The shape and structure of cometary nuclei as a result of low-velocity accretion

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Science  19 Jun 2015:
Vol. 348, Issue 6241, pp. 1355-1358
DOI: 10.1126/science.aaa4747

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Collisions give comets their shape

The shape and structure of comets are relicts of collision processes from long ago. Despite recent and ongoing spacecraft missions that offer direct measurements of cometary nuclei, it is difficult to test what is important in comet shaping. Jutzi and Asphaug ran ∼100 three-dimensional collision simulations across a wide range of target and impactor masses and trajectories. Slow and less violent collisions produced the layering and bi-lobed shapes of actual comets.

Science, this issue p. 1355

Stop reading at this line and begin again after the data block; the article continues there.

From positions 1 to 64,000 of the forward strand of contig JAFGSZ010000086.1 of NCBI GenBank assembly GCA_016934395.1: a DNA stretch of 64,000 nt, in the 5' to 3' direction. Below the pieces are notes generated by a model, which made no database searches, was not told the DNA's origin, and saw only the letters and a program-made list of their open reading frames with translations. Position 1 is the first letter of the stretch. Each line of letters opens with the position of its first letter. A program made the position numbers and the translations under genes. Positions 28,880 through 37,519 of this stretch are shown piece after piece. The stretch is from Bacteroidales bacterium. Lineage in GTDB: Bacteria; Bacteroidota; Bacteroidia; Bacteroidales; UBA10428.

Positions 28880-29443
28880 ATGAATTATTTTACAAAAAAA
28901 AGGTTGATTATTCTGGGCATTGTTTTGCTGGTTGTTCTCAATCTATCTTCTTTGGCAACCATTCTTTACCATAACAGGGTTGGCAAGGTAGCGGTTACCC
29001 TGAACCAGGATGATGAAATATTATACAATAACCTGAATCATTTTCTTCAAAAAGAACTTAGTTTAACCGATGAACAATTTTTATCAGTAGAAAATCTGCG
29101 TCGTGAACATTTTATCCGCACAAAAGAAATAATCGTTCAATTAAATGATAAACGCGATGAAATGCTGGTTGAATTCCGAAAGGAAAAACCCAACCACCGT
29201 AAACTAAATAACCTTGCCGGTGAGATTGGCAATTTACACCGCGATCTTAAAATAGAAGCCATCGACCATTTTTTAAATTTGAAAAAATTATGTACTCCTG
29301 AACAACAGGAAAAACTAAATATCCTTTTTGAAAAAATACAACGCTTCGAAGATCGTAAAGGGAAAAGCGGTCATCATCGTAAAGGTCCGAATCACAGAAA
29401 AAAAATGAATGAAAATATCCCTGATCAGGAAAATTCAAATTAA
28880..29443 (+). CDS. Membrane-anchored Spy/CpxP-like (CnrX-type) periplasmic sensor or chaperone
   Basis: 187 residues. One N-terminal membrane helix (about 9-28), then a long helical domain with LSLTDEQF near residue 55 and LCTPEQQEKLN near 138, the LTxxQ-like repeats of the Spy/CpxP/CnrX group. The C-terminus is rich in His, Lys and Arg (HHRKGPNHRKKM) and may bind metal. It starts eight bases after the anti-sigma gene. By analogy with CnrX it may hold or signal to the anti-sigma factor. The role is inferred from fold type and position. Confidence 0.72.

Cometary nuclei imaged from flyby and rendezvous spacecraft show common evidence of layered structures and bilobed shapes. But how and when these features formed is much debated, with distinct implications for solar system formation, dynamics, and geology. We show that these features could be a direct result of accretionary collisions, based on three-dimensional impact simulations using realistic constitutive properties. We identify two regimes of interest: layer-forming splats and mergers resulting in bilobed shapes. For bodies with low tensile strength, our results can explain key morphologies of cometary nuclei, as well as their low bulk densities. This advances the hypothesis that nuclei formed by collisional coagulation—either out of cometesimals accreting in the early solar system or, alternatively, out of comparable-sized debris clumps paired in the aftermath of major collisions.

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